Organizers: T. Lam, D. Speyer, L. Williams, A. Yong
This conference is a celebration of Sergey Fomin's mathematics (and his 60th birthday). It will be held at the University of Michigan. .
Thursday 11/8  Friday 11/9  Saturday 11/10  Sunday 11/11 
free morning 
9:009:30: coffee 
9:009:30: coffee 
9:009:30: coffee 
9:3010:30: Nathan Reading 
9:3010:30: Dylan Thurston 
9:3010:30: Michael Shapiro 

10:3011:00: break 
10:3011:00: break 
10:3011:00: break 

12:301:30: Boris Shapiro 
11:0012:00: Karola Meszaros 
11:0012:00: Philippe DiFrancesco 
11:0012:00 Richard Stanley 
1:302:00: break 
12:001:30: lunch 
12:001:30: lunch 
12:0012:15: Concluding remarks by Sergey Fomin 
2:003:00: Chris Fraser 
1:302:30: Kyungyong Lee 
1:302:30: Max Glick 
goodbye 
3:003:30: break 
2:303:00: break 
2:303:00: break 

3:304:30: Anna Weigandt 
3:004:00: Jonah Blasiak 
3:004:00: William Fulton 

4:305:00: break 
4:004:30: break 
4:004:30: break 

5:006:00: Patricia Hersh 
4:305:30: Sara Billey 
4:305:30: Alex Postnikov 

dinner 
Scientific program: the workshop will start on Thursday at 12:30pm (November 8) and end at 12:30pm on Sunday (November 11).
Location on Thursday and Friday: On Thursday and Friday, the conference will be held in Palmer Commons Forum Hall (4th floor).
Getting to Palmer Commons: Both Google Maps and the walking directions here make references to North Hall, which was demolished in 2015. Instead take a look at THIS MAP.
When walking from the math department to Palmer Commons via East University pedestrian mall, cross North University Ave and continue on, with the School of Dentistry on your left and the new Biological Sciences Building (which replaced North Hall) on your right. Then continue on slightly to the right, with the Undergraduate Science Building on your left and the Life Sciences Institute on your right. As you approach the pedestrian bridge across Washtenaw Ave, Palmer Commons will be on your left. You will enter the building at the 3rd floor. Forum Hall is on the 4th floor.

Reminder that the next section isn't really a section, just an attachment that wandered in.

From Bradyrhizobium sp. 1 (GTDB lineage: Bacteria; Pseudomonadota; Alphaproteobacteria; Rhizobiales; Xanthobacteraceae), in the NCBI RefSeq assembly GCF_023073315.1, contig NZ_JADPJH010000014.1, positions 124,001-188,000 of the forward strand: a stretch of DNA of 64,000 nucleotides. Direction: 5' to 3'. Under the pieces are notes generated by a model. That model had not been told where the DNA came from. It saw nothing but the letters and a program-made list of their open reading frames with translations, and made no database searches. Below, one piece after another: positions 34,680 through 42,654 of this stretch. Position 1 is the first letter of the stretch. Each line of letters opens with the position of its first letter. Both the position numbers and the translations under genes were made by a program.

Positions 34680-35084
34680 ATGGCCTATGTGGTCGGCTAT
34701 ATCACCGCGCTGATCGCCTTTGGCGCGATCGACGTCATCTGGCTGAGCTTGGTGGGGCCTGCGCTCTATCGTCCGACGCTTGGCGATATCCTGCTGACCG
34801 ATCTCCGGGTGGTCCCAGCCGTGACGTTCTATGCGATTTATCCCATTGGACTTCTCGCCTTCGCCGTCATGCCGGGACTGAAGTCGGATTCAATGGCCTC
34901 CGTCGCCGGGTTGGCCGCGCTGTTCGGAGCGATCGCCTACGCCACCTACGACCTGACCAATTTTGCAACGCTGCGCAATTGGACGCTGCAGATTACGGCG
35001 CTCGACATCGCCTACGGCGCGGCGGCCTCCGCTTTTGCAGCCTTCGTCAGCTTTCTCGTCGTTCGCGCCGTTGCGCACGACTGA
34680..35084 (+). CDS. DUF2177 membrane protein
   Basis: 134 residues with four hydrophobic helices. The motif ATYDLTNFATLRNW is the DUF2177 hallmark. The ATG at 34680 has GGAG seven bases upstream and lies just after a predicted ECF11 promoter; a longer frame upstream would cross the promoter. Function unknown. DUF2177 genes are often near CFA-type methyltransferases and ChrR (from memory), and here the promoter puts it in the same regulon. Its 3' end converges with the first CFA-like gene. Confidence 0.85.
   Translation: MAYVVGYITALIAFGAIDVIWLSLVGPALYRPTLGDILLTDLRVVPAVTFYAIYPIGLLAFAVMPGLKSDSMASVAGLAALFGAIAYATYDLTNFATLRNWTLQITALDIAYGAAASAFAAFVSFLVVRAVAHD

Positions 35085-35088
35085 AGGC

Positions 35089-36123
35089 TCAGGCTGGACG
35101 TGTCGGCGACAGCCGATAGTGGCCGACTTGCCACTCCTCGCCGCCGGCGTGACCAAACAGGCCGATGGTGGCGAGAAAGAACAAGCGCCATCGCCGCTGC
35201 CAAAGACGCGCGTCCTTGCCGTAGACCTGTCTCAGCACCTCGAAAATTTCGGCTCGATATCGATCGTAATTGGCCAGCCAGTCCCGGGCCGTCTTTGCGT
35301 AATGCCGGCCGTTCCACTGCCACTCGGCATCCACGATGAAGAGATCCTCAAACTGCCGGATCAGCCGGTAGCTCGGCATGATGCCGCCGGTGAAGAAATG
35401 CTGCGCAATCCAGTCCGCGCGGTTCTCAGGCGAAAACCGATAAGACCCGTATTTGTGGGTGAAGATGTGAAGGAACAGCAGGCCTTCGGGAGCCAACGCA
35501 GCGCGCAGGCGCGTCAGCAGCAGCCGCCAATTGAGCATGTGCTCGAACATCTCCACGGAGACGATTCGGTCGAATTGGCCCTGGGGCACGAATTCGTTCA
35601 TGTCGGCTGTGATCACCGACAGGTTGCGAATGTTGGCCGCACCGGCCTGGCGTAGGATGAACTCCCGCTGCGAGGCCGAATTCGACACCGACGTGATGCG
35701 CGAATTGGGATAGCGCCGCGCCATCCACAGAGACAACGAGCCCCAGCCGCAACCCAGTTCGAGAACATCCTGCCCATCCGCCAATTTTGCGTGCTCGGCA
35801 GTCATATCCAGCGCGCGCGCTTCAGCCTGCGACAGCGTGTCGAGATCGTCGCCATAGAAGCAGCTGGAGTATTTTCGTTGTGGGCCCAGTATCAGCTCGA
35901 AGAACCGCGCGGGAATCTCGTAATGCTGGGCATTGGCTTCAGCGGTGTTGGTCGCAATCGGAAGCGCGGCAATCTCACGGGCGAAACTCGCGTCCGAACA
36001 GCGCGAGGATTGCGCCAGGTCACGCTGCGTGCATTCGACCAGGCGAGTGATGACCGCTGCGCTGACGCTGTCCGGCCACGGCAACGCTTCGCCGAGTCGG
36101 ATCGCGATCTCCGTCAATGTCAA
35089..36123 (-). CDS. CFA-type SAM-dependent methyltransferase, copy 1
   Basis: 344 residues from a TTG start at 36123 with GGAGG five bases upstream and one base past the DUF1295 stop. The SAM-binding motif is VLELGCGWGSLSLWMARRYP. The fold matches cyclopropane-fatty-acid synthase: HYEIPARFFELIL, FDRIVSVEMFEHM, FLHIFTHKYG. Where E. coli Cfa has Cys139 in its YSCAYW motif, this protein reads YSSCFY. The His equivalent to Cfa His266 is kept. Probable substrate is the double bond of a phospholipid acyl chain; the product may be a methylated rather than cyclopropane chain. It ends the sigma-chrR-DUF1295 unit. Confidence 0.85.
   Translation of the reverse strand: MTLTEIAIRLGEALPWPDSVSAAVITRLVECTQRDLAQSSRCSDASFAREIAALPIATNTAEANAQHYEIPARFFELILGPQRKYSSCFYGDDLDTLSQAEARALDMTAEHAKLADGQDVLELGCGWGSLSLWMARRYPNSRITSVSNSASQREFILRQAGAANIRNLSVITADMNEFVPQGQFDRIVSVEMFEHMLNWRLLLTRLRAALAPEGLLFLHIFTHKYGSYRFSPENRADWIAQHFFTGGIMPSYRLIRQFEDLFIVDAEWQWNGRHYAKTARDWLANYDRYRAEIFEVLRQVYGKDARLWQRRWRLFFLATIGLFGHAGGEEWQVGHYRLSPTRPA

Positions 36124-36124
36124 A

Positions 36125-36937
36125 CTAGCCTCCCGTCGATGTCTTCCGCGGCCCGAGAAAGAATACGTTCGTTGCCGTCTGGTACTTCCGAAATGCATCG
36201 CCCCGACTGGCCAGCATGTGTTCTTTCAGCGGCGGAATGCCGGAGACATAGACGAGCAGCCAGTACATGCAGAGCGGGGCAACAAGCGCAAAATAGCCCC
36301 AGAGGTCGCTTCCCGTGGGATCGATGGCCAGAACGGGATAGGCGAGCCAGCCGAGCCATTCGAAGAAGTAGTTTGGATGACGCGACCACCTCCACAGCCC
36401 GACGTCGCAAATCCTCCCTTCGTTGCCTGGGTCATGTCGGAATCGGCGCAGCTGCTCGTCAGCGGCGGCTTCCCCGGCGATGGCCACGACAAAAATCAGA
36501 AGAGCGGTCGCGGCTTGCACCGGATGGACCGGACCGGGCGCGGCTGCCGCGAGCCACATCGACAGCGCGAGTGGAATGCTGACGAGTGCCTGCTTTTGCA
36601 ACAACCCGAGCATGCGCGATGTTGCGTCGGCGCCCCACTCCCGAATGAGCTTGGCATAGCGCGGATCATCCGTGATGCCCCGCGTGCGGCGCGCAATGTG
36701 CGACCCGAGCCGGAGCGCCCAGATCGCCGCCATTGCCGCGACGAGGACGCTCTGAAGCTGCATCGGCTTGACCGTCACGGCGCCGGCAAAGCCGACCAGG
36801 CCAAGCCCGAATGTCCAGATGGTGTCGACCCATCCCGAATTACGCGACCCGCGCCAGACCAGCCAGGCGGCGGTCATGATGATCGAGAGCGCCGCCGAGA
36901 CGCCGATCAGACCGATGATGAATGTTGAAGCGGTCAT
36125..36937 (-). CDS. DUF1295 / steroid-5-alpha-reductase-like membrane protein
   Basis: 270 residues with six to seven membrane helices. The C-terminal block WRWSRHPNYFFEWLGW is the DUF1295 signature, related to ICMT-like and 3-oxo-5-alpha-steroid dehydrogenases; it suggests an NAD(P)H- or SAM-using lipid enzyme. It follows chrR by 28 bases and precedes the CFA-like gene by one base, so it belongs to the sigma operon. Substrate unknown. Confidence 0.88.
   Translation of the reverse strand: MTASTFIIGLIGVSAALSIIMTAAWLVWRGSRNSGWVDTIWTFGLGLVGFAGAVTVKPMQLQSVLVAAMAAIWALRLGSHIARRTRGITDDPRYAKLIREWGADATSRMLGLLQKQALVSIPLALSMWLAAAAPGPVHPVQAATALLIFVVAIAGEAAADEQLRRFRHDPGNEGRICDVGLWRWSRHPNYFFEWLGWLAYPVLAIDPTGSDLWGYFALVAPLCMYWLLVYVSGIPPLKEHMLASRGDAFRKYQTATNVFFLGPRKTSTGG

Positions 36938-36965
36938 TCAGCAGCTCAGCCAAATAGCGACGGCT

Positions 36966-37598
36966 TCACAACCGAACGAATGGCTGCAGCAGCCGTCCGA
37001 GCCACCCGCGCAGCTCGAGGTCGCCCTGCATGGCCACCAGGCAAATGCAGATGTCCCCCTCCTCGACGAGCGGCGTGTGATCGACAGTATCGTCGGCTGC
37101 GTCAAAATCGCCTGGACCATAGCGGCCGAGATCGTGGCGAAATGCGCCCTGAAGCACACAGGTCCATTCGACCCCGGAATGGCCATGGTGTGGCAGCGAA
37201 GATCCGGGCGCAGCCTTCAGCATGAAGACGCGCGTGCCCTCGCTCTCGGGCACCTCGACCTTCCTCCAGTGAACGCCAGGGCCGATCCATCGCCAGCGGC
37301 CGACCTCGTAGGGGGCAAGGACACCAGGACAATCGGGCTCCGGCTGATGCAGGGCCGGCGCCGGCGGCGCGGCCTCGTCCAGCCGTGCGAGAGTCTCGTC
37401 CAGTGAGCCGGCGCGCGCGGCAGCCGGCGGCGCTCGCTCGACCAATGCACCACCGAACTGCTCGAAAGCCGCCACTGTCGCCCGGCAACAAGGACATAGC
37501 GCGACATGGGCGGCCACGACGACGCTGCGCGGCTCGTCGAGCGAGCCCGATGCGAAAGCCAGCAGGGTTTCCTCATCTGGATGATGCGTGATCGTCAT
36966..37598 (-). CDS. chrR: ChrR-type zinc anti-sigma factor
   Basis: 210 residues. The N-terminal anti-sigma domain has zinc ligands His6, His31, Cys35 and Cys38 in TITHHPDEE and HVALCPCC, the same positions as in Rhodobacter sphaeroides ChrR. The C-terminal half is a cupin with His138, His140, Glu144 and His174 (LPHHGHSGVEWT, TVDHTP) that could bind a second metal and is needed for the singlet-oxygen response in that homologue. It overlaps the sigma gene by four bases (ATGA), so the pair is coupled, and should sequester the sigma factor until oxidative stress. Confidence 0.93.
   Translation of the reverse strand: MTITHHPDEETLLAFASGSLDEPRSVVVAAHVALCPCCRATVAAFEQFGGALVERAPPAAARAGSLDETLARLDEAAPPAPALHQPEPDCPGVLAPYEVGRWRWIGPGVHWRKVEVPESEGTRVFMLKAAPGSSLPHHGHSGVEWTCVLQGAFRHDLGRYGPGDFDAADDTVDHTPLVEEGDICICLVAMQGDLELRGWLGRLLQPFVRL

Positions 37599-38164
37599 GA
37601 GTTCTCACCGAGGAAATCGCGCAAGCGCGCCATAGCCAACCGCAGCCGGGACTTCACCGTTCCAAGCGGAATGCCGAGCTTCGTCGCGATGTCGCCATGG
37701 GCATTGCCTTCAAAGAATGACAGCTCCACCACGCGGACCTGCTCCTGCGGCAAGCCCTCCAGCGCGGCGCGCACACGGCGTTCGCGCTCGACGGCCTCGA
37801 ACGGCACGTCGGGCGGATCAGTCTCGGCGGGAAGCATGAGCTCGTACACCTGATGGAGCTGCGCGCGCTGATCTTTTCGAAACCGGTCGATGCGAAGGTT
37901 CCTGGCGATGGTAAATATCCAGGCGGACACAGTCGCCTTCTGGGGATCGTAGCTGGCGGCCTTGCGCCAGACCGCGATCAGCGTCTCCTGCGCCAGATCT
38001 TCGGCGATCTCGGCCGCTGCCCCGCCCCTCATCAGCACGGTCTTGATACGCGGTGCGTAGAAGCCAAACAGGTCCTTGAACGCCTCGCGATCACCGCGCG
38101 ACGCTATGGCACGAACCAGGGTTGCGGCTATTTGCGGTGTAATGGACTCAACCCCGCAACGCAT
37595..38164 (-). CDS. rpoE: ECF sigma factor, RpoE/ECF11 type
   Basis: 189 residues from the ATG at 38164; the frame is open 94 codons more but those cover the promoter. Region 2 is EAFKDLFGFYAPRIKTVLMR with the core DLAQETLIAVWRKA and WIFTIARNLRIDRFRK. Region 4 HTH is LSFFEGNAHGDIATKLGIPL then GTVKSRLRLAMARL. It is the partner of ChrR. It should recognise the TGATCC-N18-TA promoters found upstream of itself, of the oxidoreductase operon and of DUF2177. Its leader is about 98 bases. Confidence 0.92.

Visitor parking (at $1.70/hour) is available at the nearby Palmer Parking Structure. (See here for directions.) But (as of 12pm Thursday!) it is currently full. Instead you can park at the Forest Parking at Forest Street and South University.
At 12pm on Thursday, Sergey will lead people from the math department (East Hall) to Palmer Commons. If you'd like to join the group, meet at 12pm in the elevator lobby on the 1st floor of the math department (East Hall).
Location on Saturday and Sunday: On Saturday and Sunday, the conference will be held in East Hall 1360.Registration: if you're planning to come to the conference please fill out this google poll. Any requests for funding (for early career participants) must be made by October 1st.
Accommodation:
Conference dinner: the conference dinner will take place on Saturday night. More details will be given later.
Travel: The Detroit Metropolitan Airport is about 25 miles from campus.
Invited participants: When booking flights, please keep in mind NSF and University of Michigan rules. We will be able to partially cover travel for invited participants (the precise meaning of "partially" will depend on the final number of participants, and their needs).
TITLES and ABSTRACTS (with some slides):Sara Billey: Patterns in Standard Young Tableaux and beyond
Abstract: Standard Young tableaux are fundamental in combinatorics, representation theory, and geometry. The major index statistic originally defined for permutations has been extended to tableaux and can be interpreted in each of these settings. We consider the probability distribution of the major index on standard tableaux of fixed partition shape chosen uniformly along with the corresponding generating function.We give an explicit hook length style formula for all of the cumulants of these distributions using recent work of ChenWangWang and HwangZacharovas. The cumulant formula allows us to classify all possible limit laws for any sequence of shapes in terms of a simple auxiliary statistic, aft, generalizing earlier results of CanfieldJansonZeilberger, ChenWangWang, and others. We show that any such sequence of distributions with aft approaching infinity is asymptotically normal. This approach was inspired by earlier work of Josh Swanson on the distribution of modular major index and a conjecture of Sundaram.